A team of researchers in the US and Switzerland have created amachine that like plants uses solar energy to produce fuels, which canlater be used in different ways. The machine makes use of the sun’s rays and a metal oxide called ceria to break down carbon dioxide or water in fuels that can be stored and transported. Unlike solar panels, whichwork only during the day, this new machine is designed to store energyfor later use.
Ceria or cerium oxide has a natural property to exhale oxygen as itheats up and inhale as it cools down. In the prototype, carbon dioxideand water are pumped into the vessel ceria rapidly strips oxygen fromthem creating hydrogen and/or carbon monoxide. Hydrogen produced by themachine can be used in fuel cells, whereas hydrogen and carbon monoxidecan be combined to produce syngas.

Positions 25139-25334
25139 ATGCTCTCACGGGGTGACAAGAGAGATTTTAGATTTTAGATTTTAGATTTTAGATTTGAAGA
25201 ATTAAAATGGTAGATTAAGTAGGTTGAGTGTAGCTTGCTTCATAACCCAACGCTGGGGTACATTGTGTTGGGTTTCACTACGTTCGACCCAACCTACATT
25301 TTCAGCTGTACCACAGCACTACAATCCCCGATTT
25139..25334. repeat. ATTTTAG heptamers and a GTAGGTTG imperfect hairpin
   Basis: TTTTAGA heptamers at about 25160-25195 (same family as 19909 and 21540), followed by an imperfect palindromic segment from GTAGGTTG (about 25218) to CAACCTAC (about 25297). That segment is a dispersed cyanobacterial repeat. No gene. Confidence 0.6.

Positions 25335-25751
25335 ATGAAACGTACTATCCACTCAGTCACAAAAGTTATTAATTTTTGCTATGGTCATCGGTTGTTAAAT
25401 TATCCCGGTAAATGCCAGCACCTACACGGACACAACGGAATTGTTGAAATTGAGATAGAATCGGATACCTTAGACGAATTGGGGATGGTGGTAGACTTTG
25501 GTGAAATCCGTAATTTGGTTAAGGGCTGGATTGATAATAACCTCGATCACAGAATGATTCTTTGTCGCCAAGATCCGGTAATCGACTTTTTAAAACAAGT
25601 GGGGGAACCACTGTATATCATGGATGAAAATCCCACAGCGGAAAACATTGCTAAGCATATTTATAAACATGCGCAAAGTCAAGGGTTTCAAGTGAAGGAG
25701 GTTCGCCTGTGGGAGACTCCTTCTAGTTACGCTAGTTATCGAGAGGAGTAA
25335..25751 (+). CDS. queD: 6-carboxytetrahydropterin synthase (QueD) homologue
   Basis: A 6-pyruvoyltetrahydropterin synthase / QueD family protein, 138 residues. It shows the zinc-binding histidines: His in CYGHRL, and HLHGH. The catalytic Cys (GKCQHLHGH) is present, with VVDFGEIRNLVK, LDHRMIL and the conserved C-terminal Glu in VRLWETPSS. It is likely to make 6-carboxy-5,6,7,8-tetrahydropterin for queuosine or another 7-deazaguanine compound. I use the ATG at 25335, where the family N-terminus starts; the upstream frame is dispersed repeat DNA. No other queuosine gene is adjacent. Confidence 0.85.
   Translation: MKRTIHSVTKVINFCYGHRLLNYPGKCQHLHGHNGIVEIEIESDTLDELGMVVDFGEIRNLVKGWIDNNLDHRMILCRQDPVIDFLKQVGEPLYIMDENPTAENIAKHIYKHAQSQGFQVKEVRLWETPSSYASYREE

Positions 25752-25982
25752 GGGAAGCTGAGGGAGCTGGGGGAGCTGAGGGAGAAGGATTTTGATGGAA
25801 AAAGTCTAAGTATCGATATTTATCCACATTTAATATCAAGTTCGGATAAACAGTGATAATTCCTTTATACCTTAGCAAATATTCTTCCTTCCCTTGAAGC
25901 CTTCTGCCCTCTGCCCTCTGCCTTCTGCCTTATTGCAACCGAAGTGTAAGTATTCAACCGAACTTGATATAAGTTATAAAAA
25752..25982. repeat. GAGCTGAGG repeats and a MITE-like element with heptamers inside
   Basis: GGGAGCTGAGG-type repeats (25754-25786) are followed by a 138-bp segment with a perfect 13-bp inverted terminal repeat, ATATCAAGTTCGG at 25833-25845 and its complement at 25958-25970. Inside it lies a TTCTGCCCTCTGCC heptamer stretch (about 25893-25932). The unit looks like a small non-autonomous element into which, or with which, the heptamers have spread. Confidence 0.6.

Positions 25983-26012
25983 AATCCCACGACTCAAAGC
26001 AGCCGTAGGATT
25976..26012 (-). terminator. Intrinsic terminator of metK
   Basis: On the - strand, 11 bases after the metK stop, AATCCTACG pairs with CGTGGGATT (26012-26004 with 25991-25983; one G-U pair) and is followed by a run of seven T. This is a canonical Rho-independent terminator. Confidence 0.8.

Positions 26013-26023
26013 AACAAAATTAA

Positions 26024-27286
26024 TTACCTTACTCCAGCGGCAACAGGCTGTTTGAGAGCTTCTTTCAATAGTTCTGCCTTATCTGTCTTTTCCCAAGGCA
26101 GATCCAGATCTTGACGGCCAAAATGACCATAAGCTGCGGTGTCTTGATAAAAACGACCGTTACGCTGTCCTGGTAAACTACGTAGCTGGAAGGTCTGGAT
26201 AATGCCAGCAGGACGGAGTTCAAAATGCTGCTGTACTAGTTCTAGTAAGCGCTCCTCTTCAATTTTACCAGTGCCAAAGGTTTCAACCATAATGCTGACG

While the prototype does show a possible use of solar energy forproducing energy through the night as well, the machine suffers from anefficiency problem. The prototype developed harnesses only 0.8 percentof incident solar energy to produce more energy, while a major portionis lost through the reactor’s wall or through the re-radiation ofsunlight back through the device’s aperture. The research team isconfident that the efficiency rates can be enhanced to 19 percent bymaking some improvements in insulation and by using smaller apertures.
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